How Twelve Step Programs Can Make You a Happier Person

Keep your “soles” in the room

March 20th has been designated International Day of Happiness by 193 member states of the United Nations, who have adopted a resolution calling for happiness to be given greater attention and priority.

There is a philosophical shift in attitudes in which people all over the world are recognizing that ‘progress’ should be be measured not only by economic growth, but an increase in human happiness and wellbeing.

Today many researchers use the word happiness to cover a collection of qualities including “the experience of joy, contentment and positive well-being, combined with a sense that one’s life is good, meaningful, and worthwhile,” says Sonja Lyubomirsky of the University of California Riverside.

Pursuing goals of becoming rich and famous and going after high achievement are what media of all forms tout as pathways to happiness, but are they? Let’s start by looking at what studies are finding about what happiness isn’t. According to Emiliana Simon-Thomas PhD of Greter Good Science Center at UC Berkeley, happiness is not:

· Having all your personal needs met

· Always feeling satisfied with life

· Feeling pleasure all the time

· Never feeling negative emotions

It’s relationships, according to the longest running study from Harvard that began in 1938 (when Harvard was still all men), that are the most significant predictor of happiness.

Robert Waldinger one of the leads of the 75 year study said this about participants in his revealing and interesting TED Talk.(https://www.ted.com/.../robert_waldinger_what_makes_a_good_lif.)

“When we gathered together everything we knew about them about at age 50, it wasn’t their middle-age cholesterol levels that predicted how they were going to grow old. It was how satisfied they were in their relationships. The people who were the most satisfied in their relationships at age 50 were the healthiest at age 80.”

Psychiatrist George Vaillant, who joined the team in 1968 and led the study from 1972 until 2004 further reflects that. “when the study began, nobody cared about empathy or attachment. But the key to healthy aging is relationships, relationships, relationships.”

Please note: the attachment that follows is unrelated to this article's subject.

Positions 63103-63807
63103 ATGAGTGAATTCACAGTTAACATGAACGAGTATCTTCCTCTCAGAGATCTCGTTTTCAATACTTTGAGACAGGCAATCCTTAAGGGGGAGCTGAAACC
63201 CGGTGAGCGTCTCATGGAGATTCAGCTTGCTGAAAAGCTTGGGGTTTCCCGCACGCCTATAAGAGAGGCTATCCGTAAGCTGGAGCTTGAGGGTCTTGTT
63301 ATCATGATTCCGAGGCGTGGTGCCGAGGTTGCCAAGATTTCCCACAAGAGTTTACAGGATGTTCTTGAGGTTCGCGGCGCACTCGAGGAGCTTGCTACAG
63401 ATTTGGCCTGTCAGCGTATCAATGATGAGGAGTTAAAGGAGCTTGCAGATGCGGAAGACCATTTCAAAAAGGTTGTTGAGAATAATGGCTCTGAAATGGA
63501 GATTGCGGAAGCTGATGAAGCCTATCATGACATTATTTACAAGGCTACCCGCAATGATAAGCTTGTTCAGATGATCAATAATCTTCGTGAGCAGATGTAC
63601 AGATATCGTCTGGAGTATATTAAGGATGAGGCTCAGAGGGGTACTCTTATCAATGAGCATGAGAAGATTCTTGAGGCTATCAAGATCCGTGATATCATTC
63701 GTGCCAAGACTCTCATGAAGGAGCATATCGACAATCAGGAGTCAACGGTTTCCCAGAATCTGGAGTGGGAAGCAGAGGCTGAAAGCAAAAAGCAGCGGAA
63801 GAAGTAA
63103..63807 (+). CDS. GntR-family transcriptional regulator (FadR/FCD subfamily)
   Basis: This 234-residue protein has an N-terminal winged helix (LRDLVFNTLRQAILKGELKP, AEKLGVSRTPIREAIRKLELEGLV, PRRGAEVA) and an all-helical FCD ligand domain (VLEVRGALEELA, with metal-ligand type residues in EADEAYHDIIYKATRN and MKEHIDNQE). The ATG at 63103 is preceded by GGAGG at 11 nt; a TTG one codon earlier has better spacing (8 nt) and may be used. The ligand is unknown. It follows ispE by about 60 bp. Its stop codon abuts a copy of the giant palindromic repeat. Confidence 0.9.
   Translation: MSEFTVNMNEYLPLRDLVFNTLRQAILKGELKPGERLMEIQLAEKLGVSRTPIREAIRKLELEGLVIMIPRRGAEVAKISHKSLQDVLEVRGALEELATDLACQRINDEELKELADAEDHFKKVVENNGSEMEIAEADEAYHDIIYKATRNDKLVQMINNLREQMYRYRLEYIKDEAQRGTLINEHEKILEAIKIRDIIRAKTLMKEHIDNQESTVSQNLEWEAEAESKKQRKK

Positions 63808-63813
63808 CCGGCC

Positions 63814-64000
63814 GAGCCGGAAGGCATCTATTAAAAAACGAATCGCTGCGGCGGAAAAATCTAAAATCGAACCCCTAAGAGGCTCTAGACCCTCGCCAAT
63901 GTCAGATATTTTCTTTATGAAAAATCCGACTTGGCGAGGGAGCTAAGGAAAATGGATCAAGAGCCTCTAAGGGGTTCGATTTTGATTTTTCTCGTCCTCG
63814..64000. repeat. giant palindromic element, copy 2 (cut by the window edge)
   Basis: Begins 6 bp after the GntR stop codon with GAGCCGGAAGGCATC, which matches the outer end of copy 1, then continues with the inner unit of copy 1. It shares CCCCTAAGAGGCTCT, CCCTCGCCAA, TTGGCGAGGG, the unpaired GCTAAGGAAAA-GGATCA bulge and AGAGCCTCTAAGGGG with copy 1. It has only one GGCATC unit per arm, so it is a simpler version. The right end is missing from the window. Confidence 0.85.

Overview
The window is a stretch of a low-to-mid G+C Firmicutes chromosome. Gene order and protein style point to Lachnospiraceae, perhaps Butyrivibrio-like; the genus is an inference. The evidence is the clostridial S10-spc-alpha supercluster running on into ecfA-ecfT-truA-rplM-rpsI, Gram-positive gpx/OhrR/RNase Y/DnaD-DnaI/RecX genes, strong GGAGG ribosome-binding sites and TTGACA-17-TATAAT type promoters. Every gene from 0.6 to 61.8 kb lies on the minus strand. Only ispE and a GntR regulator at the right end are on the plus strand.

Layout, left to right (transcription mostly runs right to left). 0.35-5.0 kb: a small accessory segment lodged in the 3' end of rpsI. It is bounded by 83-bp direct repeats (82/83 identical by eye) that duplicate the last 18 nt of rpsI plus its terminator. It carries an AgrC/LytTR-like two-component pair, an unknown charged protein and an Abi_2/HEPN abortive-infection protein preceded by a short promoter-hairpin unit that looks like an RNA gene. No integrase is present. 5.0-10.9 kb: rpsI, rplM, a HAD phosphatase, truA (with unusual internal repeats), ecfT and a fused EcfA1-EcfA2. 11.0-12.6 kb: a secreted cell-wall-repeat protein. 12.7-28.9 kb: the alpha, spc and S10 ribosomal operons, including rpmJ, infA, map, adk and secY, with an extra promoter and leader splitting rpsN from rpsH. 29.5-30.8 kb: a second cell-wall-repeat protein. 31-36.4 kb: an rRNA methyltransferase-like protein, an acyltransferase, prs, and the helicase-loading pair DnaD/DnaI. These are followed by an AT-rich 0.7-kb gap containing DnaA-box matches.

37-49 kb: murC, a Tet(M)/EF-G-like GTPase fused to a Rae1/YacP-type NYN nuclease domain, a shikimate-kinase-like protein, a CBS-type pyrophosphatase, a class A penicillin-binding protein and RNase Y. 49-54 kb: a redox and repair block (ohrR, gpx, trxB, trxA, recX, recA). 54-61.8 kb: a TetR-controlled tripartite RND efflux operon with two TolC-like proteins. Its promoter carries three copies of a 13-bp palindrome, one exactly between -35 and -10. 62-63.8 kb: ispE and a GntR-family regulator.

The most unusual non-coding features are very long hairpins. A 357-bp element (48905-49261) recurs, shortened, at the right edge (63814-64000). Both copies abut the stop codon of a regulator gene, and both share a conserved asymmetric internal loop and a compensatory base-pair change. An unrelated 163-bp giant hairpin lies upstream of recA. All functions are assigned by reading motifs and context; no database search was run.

While the findings demonstrated that this effect is the strongest for those who are married, it also shows that social connection of all kinds can provide the kind of community that leads to health and happiness.

So how does that relate to twelve step programs?

It is no secret in our profession that withdrawl and social isolation often go hand in hand with depression and relational trauma.Twelve step programs offer a solution. I have found over the years that those clients who attend them, often have an easier time changing their lives for the better and sustaining that change over time. Deep change doesn’t hinge on thinking the right thought or finally figuring out just what happened to you in your family or origin. Deep change comes from just what this research reveals, a sense of belonging and connection. People who enter recovery have deep yearning for new and more positive attachment figures and a more nourishing relationship with themselves. What twelve step programs provide is a container that is available on a daily basis that gives people a place to go to feel real, to drop down into their own human-ness. A room to go to into in which they can let their hair down, share what’s going on with them and then move on with their day. Those in recovery have immediate and pressing needs that therapy once or even twice a week cannot fully address. Therapy brings up powerful feelings and twelve step programs give those feelings a place to be shared as they continue to percolate throughout the week. And this sense of connection and belonging is re-patterning, we learn that connection can feel good, that we can open up with our fears and pain and not be put down or blamed for trying to be honest. We rebuild trust in life’s ability to repair and renew itself and we learn how to tolerate our own strong feelings in a room where other people are doing the same.

I always feel sad when people are not able to avail themselves of these programs for reasons such as “I don’t like the God emphasis” or “I just don’t believe in them”, because I have long been aware that the social connection that programs provide are part of what is most healing. While “working the program” is deeply beneficial, it has been my experience that simply “getting you soles into the room” adds greatly to a sense of personal well being and integrity. Opening up and sharing who we are and having that witnessed and accepted reduces shame and enhances a feeling of being connected rather than alone. The sense of relationship that those in recovery find brings a deep sense of joy and belonging that research is now finding are core to good physical and emotional health and a greater sense of well being.

Recovery puts great emphasis on the kinds of qualities that, it turns out, are building blocks of happiness. Emphasis on honesty, courage, integrity, emotional insight, discipline, faith and willingness, can and often do produce the kinds of states like well being and contentment that lead to a happier life. And twelve step programs teach us that good orderly direction and a sense of connection are good things that add meaning and purpose to our lives.

Reference: World of Psychology,5 Reliable Findings from Happiness Research, By John M. Grohol, Psy.D.

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